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Laupahoehoe in Hawaii County, Hawaii — Hawaiian Island Archipelago (Pacific Ocean)
 

Laupahoehoe Point

 
 
Laupahoehoe Point Marker image. Click for full size.
By Adam Margolis, November 24, 2010
1. Laupahoehoe Point Marker
Inscription. The Laupahoehoe we see now is very different from the Laupahoehoe of old. Laupahoehoe Point was a peaceful, Hawaian fishing village, untouched by missionaries and plantation life; the valley and the sea provided bountiful life. In the late 1800's one of the island's many sugar plantations was located there. Laupahoehoe was one of four deep harbor ports besides Hilo. Ships moored here to transport goods. Tourists braved the seas and skiffs to be unloaded here, just as they did with cattle, sugar, and other merchandise.

Slowly, with the influence of plantation life and more modern ways, the face of the area changed. Laupahoehoe town was located down in the valley where the old Mamalahoa Highway led you through this thriving community. Boasting restaurants, hotels, a coffee mill, soda works, livery stables, post office, it offers everything you could want in a town. In the 1920s the population of the village in Laupahoehoe grew to approximately 2,000. From 1912 people traveled by rail and would stop at the Laupahoehoe station and travel down to the Point on foot or by horse. Even back then tourists found refuge in this area's tranquility. Passengers on the train could get out of the rail cars and grace down through the valley, to the rough "leaf of lava" jutting out into the sea.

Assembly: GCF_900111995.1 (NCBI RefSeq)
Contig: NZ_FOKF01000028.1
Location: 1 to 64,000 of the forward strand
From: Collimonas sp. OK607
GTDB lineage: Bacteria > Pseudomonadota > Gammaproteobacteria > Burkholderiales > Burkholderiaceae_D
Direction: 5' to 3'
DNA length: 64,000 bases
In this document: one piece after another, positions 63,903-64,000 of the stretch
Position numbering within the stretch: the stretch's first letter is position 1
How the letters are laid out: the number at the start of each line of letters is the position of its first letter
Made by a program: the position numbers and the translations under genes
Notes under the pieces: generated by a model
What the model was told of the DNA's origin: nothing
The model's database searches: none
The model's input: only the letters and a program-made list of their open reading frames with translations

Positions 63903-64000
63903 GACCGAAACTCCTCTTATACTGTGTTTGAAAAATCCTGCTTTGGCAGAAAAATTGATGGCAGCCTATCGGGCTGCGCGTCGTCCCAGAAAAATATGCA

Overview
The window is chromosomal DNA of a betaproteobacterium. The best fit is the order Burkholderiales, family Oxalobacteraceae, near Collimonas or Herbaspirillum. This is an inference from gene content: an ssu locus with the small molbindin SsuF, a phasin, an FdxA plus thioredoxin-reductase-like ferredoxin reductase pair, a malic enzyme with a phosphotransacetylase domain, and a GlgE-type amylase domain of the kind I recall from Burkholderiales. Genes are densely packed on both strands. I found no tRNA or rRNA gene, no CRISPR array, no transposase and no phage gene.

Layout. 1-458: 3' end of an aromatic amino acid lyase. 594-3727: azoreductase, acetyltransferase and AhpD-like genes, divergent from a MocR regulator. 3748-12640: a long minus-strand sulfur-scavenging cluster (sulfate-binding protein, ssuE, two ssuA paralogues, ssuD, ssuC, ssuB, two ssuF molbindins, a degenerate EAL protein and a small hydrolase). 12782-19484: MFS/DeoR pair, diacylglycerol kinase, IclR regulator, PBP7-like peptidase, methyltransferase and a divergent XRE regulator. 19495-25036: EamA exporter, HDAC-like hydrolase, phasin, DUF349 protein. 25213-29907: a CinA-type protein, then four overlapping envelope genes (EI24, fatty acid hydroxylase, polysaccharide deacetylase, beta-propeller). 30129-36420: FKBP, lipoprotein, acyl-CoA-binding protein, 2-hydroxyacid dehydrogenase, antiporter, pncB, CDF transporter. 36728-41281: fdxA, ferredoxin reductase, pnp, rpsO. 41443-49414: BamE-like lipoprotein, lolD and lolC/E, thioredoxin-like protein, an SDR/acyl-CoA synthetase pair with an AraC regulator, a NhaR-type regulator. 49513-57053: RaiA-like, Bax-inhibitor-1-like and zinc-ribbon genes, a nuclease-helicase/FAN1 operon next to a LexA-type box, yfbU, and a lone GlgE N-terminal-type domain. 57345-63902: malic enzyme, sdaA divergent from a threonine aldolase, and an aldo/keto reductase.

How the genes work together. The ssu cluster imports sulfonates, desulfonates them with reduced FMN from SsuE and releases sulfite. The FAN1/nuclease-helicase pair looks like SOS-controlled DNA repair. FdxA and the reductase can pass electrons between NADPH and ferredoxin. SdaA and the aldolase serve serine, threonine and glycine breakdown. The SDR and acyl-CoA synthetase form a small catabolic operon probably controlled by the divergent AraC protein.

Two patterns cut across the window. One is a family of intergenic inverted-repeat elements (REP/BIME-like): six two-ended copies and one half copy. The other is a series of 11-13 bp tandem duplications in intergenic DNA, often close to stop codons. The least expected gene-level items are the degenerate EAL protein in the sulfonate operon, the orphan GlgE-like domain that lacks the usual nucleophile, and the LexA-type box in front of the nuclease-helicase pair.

As people took the train more, less
Laupahoehoe Point Marker image. Click for full size.
By Barry Swackhamer, September 1, 2017
2. Laupahoehoe Point Marker
Captions: 1) Branco Side Laupahoehoe Sugar Mill located there in late 1800s.; 2) Laupahoehoe Point Gym built 1939 for the school. Used as a community center.; 3) Site of Laupahoe School built in 1883. The banyan tree planted in 1917 in the school courtyard, one of the few reminders of the past.; 4) Tsumani Monument For 24 victims of the 1946 tsunami.; 5) Teachers cottages located in the front of the school/park grounds.; 6) New boat ramp built 1987.